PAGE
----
"But I realize that winning doesn't always mean getting first place; it means getting the best out of yourself." -Meb Keflezghi, New York and Boston marathon champion
When I talked to my current coach Heather Haviland about coaching me, she asked me about my goals and as I planned my season the Para-triathlon National Championship was circled on my race calendar as my "A" race.
I had hoped with the new classification system to be be racing in one of the 6 classified paratriathlon divisions. I continue to be shut out and will once again race in the PC Open division. It is ironic to me that everyone with CMT that can make it through classification cannot make the time standard. You need to do a sprint triathlon in 1 hr 46 minutes. I can easily make the time standard, but I'm told I'm too strong.
No matter, I've trained and raced all season to be ready for the race tomorrow. It's been a frustrating season for me. Even though I placed well in races, my bike times have been slower all season by 10 minutes or more. I was frustrated because I was not getting the best out of myself. I did not want to be one of those athletes that blamed equipment, but I was struggling on the bike. I felt the bike was fighting me and I was slow. Just to be sure the problem was not with me I had blood tests. Iron and all other measures were OK.
So I had my bike re-fitted by local triathlete and Olympic medal winning cyclist Brent Emery. Several hundred dollars later, I was ready to test my bike out in a local bike race for the Wisconsin Senior Olympics. Brent was on the sidelines coaching his wife Julie at the race.
In the 10 K time trial and 20 K road race I averaged 17.7 mph and I qualified for the National Senior games next year. Even better, I felt fast and fantastic on the bike. After a season of bike struggles, I had sorted it all out before my most important race of the year.
I was supposed to write out my race plan for my coach this morning, but I am not sure what race I will be doing tomorrow. Due to recent rains and floods Tempe Town lake may not be safe for swimming. The E- coli level yesterday was 10 times the allowable rate. As you see from the picture, the green scum, dead fish and debris make it unappealing for swimming.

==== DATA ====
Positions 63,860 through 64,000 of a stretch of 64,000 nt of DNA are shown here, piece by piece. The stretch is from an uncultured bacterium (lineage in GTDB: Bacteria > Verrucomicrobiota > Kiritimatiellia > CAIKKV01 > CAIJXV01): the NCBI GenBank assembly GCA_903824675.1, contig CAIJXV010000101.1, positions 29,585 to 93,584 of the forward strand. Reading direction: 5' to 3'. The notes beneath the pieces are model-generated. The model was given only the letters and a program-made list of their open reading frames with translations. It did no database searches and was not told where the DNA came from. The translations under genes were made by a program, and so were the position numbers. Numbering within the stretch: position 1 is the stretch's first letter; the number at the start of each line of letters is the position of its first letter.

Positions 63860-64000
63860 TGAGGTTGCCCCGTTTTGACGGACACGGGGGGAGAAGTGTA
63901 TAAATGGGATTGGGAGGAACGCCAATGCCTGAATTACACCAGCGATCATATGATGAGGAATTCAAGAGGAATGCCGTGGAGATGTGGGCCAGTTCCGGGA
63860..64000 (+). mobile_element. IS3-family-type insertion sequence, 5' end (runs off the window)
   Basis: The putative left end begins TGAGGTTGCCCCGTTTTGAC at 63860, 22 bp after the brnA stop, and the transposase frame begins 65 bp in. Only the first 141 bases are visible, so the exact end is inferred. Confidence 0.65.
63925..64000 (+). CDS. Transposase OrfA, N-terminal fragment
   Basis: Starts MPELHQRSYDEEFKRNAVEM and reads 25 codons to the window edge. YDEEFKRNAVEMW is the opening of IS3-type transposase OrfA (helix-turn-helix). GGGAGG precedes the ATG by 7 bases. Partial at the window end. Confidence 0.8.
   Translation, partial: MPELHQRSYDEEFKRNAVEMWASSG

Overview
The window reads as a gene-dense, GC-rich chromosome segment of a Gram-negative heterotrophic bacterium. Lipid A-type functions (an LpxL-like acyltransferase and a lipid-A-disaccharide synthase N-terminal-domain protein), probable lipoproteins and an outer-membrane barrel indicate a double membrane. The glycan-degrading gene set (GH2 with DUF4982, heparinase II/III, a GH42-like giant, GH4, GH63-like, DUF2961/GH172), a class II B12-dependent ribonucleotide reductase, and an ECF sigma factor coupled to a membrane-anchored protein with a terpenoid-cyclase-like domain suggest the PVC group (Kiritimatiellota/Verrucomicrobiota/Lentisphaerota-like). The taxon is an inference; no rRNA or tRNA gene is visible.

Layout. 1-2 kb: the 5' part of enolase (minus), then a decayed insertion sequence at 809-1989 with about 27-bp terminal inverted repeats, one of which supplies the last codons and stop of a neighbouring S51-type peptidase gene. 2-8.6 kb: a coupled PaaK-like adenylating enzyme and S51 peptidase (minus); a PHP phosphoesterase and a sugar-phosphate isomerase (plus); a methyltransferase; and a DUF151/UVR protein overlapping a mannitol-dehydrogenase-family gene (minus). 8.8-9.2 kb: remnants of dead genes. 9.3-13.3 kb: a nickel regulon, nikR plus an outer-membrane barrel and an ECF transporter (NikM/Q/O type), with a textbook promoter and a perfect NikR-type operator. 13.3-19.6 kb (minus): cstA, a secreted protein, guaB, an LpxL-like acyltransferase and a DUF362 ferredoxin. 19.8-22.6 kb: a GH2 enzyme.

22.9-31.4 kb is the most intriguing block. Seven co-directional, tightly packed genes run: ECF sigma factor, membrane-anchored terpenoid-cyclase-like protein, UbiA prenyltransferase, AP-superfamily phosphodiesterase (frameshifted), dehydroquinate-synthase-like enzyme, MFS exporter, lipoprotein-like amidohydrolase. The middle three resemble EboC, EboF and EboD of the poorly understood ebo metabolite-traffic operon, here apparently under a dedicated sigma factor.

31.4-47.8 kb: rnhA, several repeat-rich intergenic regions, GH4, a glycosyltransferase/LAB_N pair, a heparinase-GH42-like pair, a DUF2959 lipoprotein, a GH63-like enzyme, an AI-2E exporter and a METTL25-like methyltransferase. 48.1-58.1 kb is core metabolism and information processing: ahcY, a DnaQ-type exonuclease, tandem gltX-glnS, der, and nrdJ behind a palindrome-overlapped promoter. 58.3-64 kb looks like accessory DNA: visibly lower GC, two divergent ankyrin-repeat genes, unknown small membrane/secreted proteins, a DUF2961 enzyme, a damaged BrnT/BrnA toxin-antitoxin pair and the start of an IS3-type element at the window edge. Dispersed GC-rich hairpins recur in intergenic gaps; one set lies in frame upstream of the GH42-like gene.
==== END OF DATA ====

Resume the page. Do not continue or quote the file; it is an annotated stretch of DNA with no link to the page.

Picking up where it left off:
We will know today at the mandatory race meeting if this will be a triathlon or converted to a duathlon. Whatever race it is, I will do my absolute best. I had a short bike ride today and was easily hitting 18 mph on an easy cruise. I'm ready to have fun and put my best out on the course. It doesn't matter where I finish.
Anyone can be put in the PC Open division. It is hard for a CMT affected athlete to compete against tandem riders or those using hand cycles or racing wheelchairs on the run. I cannot control that. I did what was under my control all season but completing the training my coach planned for me. I even got through most of it the last three weeks as I fought a sinus infection.
I do know I've done everything I need to do to get ready and bring out my best racing self. Even better is I will be racing with Team CMT member Alyson O Connor. I'm rested and ready. See you at the finish.
Founder & Manager Team CMT
Chris is a triathlete and long distance runner. She is a three time participant of the Boston Marathon. She was the 2012 National Champion Paratriathlon Open Division. In 2013 she qualified as a member of the Team USA Duathlon Team and was eligible to compete in 2014 at the Age Group World Duathlon Sprint Championship in Pontevedre
Spain. She chose instead to represent the U.S. as a paratriathlete at the Pan-American Triathlon Championship in . Dallas, Texas
She is the author of the book, “Running for My Life” that details her experience as a CMT affected athlete.
You may visit her author page at:
Team CMT is a group of athletes and supporters working to raise awareness and to find a cure for CMT. We have 154 members in 30 states. We also have members in
Australia, Scotland, Canada, Vietnam, Turkey, Finland and Iran. If you wish to join us visit our web site; www.run4cmt.com or www.hnf-cure.org
CMT or Charcot-Marie-Tooth is the most commonly inherited peripheral neuropathy. It affects over 155,000 Americans (as many as MS). It is a disease of the nerves that control the muscles. It is slowly progressive, causing loss of normal function and or sensation in the lower legs/feet and arms/hands.
Symptoms include; muscle wasting in the lower legs and feet leading to foot drop, poor balance and gait problems Atrophy in the hands causes difficulty with manual dexterity.
Structural foot deformities such as high arches and hammer toes are common.
Poor tolerance for cool or cold temperatures and many people have chronically cold hands and feet.
Additional symptoms may include fatigue, sleep apnea, breathing difficulties and hearing loss.
Follow CMT affected Paratriathlete Timmy
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